Sometimes a reader will pick up a book at just the right time and find that the story offers a parallel with his or her life. For Bev Shaw, owner of Talewind Books in Sechelt, just such a book was published earlier this year — The Storied Life of A.J. Fikry by Gabrielle Zevin (Penguin Canada).
It’s a light, quirky read — it tells of the ups and downs of an independent book store owner who defies the computer age and runs his business from an island where sales are best when summer visitors arrive by ferry.
Shaw has run Talewind Books for the past 27 years and continues to do so while many other independent book stores are closing their doors, victims to online book giants such as Amazon or dips in the economy.
“People are being cautious about how they spend their money,” Shaw said. “They come looking for something specific.”
There are fewer customers browsing now, she points out, though people are still reading as much as before.
“The kids follow their favourites online,” she said. “They phone and ask ‘It’s releasing today. Have you got it yet?’”
Shaw has been in business throughout the advent of computerized cataloguing, and she notes that they can now make a special order for a customer and receive it within one day. It contrasts with her first store order, 27 years ago — a handwritten message dropped in the corner mailbox with books shipped to her through the post office.
In the novel, the crusty Fikry would really like customers to appreciate good literature more, but he must stock what sells, and he must deal with pesky publishing sales representatives. Things change for him when a suicidal stranger abandons a little girl in his book shop with instructions to make sure the youngster grows up to be a reader.
As quickly as things turn around for Fikry, so they become better for everyone in the island town. As the years go by and the future of indie book stores seems uncertain, Fikry continues. He spurns e-readers and stocks unknown authors because he likes them. He is the first to put a book in the hands of a child who will become a reader for life and he finds himself inspiring book clubs. Soon, even the town’s police chief is reading more and sponsoring a book club for other cops.
The literate police chief speaks to the heart of the book when he explains that, “Book stores attract the right kind of folk … A place ain’t a place without a book store.” It is this thought that resonates with Shaw.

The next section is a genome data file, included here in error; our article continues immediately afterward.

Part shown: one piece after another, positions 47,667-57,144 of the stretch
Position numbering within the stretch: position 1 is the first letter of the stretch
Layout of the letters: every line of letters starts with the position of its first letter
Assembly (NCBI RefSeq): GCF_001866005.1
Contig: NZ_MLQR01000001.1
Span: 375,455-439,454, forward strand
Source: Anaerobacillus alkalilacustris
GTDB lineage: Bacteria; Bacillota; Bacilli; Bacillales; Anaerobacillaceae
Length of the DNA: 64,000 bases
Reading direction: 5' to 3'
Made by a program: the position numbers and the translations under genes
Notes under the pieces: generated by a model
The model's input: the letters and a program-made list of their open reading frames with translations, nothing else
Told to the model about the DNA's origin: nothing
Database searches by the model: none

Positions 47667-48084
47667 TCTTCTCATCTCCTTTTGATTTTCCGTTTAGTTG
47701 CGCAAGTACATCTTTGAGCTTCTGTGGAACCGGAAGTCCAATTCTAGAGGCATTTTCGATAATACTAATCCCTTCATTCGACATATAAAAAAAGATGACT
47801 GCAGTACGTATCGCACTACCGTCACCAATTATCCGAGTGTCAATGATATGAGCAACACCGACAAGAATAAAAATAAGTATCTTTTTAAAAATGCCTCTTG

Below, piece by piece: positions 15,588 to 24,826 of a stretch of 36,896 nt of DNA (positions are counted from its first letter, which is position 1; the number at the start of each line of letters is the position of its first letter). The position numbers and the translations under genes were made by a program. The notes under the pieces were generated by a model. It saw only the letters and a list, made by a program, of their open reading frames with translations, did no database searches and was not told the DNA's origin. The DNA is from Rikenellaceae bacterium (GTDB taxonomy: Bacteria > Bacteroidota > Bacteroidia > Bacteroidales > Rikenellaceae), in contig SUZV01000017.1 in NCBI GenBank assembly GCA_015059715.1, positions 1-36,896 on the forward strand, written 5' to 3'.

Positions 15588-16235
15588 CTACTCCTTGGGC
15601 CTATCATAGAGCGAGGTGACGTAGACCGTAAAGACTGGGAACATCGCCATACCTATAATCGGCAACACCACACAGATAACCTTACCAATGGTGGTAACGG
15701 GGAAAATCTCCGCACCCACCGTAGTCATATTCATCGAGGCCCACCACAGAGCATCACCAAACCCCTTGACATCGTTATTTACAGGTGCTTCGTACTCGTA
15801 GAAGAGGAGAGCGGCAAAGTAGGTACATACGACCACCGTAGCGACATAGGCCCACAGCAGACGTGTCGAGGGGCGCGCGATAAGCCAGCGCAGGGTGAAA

“People who read are interesting,” she said.
Talewind can offer readers good service, recommendations for gifts and friendly conversation, but it is customer support that is the key to survival for small book stores.
“The clientele here is loyal,” she said. “They’re repeat customers.”
Indie book stores are not only important to readers, but to the increasing ranks of local authors as well, many of whom are now self-publishing. Shaw and her staff go out to many book launches and readings all over the Coast to sell the latest titles and boost sales for Coast authors and publishers. It’s hard to get people out to these events, but even if the author’s audience is only family and friends, the promotion helps.
“You just never know how many will attend,” she added.
As an example, a reading by CBC’s Grant Lawrence attracted a huge crowd for his Desolation Sound book (published locally by Harbour Publishing), but when he came to the Sunshine Coast Arts Centre once more to launch his new book about hockey, only 15 people showed.
And what of the economy when money is tight and the price of reading has shot up? “What cost $19.99 20 years ago costs $29 now or maybe $21 in paperback,” Shaw said. “Books are still good value.”
More information can be found at www.talewindbooks.com. Staff will also be on hand to sell books at this year’s Festival of the Written Arts in August.
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